Cleanzine_logo_2a.jpgCleanzine: your weekly cleaning and hygiene industry newsletter 27th April 2017 Issue no. 769

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Sanitation and hygiene top school curriculum

Schools failing to maintain basic sanitation and hygiene levels will be hit by sanctions, Navi Mumbai's civic body's education department has warned. Harunn Ataar, who was recently appointed Navi Mumbai Municipal Corporation's education officer, has decided that along with teaching facilities and curriculum, washrooms and watercoolers will also be given top priority.

"Access to clean and well-maintained toilets is a basic requirement within educational institutions," he said. "I have observed that this aspect often gets neglected in private schools, where students refrain from going to washroom as it is not cleaned regularly."

The other hygiene issue concerns the purification system for drinking water, according to the report in The Times of India. "There should be a water purification plant in schools and that should be maintained as well, so students get clean, potable water," said Mr Ataar, warning that: "If the general hygiene is not maintained, the schools will be issued notices."

Schools have welcomed the initiative. Harivansh Singh, chairman, Sainath High School, Vashi, says: "We spend Rs10 lakh on sanitation and hygiene. The school's washrooms are cleaned with disinfectant three times a day. NMMC officials are always welcome to do any kind of checking. We welcome this move in the larger interest of students."

NMMC has been cracking down on lax school facilities for some time. Earlier this month, a contractor who was tasked with maintaining general hygiene in 109 civic schools was fined Rs15,250 after it was found that several of his workers were absent over a number of days. The missing workers had their pay docked too.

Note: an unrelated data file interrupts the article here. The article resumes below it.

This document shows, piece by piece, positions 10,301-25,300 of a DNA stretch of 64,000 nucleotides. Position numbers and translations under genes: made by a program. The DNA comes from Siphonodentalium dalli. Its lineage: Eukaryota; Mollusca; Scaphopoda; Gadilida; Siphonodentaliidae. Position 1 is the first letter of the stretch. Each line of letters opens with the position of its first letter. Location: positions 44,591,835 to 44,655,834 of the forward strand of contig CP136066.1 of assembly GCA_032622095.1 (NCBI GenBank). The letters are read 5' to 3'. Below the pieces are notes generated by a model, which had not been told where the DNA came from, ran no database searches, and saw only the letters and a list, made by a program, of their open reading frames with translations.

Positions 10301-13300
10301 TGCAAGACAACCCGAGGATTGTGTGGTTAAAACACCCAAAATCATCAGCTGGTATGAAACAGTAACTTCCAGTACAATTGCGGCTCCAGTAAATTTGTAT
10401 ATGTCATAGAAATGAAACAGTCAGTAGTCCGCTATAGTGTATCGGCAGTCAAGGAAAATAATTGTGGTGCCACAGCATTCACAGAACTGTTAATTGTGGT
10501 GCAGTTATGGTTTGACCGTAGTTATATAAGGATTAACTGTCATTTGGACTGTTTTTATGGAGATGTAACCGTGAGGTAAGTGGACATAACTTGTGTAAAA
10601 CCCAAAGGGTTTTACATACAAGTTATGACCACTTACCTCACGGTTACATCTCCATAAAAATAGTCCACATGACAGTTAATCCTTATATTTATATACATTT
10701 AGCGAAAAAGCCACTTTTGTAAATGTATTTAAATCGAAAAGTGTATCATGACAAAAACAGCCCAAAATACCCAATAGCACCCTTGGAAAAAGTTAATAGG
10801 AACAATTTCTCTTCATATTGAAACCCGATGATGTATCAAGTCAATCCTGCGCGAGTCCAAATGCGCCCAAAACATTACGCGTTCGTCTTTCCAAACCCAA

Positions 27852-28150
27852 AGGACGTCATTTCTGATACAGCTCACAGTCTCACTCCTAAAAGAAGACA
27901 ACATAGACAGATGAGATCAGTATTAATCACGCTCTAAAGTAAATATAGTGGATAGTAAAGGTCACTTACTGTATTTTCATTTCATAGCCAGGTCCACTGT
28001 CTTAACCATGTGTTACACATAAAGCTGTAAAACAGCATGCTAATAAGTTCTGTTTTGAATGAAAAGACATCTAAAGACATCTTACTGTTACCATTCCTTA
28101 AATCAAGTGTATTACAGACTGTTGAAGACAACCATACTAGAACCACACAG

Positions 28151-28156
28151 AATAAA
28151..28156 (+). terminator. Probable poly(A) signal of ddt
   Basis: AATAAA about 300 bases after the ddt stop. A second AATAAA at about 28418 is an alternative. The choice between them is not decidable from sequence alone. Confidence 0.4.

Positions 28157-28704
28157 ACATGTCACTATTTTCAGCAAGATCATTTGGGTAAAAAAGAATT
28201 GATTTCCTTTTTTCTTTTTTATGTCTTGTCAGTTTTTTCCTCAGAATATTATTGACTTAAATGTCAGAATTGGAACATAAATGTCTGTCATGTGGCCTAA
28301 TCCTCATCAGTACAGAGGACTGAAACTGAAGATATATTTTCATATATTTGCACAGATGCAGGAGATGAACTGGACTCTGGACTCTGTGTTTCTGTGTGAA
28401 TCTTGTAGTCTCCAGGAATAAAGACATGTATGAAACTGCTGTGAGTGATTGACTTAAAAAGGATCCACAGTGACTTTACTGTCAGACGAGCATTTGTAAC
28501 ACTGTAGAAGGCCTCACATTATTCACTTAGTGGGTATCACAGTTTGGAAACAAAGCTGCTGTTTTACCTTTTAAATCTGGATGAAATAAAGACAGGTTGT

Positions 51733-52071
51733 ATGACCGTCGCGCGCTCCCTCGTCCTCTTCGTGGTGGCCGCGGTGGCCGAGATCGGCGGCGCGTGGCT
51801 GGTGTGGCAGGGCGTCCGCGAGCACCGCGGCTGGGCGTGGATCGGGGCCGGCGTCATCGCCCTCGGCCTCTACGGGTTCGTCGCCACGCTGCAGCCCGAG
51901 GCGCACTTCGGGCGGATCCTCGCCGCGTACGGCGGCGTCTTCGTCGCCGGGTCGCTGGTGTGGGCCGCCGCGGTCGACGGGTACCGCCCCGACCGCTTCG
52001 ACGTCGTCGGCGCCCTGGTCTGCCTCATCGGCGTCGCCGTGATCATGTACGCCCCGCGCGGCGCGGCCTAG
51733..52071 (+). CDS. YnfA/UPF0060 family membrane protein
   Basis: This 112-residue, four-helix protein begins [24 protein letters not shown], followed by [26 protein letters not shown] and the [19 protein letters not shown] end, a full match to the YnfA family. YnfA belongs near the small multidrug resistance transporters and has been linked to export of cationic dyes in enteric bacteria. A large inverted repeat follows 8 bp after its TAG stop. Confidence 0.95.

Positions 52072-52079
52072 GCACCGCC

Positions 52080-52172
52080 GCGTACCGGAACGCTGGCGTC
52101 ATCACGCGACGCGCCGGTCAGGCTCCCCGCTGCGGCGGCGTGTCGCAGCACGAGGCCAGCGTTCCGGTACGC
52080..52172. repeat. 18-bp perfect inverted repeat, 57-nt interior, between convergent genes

According to The Times of India, the yardstick used by civic officials to ascertain cleanliness in private schools is the same applied to the general schools. Heavy penalties are levied in cases where standards are not maintained.

For the 46 school buildings there are 249 workers employed under contract. Daily inspections are conducted by individual headmasters and if cleanliness is not up to scratch, a report is filed.

The budget allocated for the sanitation for 2013-14 was approximately 43 lakhs and the work is put out to tender. There are two contractors entrusted with the responsibility of maintaining hygiene in civic schools and the slightest mistake will attract a heavy penalty. So if for instance an employee fails to report for work, the contractor is fined a sum of Rs 250. If the required supplies aren't provided, then the penalty is 5% of the bill generated by the school and if the headmaster reports that the cleanliness is not up to standard, the contractor is fined Rs 1000.

www.timesofindia.com

24th October 2013




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